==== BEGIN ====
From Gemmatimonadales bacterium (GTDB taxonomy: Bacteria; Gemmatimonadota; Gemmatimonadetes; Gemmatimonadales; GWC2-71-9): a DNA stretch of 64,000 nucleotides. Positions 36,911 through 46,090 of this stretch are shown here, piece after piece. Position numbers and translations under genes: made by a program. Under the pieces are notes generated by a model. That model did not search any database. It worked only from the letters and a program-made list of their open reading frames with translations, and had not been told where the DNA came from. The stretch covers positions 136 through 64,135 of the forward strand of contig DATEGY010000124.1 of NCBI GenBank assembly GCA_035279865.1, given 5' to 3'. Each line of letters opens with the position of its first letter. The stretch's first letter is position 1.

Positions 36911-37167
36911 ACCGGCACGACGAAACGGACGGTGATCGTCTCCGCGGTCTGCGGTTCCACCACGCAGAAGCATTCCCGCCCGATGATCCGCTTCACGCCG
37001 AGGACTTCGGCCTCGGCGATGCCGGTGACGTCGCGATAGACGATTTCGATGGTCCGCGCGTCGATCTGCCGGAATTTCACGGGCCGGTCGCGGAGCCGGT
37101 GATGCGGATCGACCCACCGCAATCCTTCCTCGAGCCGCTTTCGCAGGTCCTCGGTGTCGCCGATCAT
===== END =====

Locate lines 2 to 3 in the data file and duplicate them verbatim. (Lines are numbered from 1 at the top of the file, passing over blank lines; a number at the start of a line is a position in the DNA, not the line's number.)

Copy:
Positions 36911-37167
36911 ACCGGCACGACGAAACGGACGGTGATCGTCTCCGCGGTCTGCGGTTCCACCACGCAGAAGCATTCCCGCCCGATGATCCGCTTCACGCCG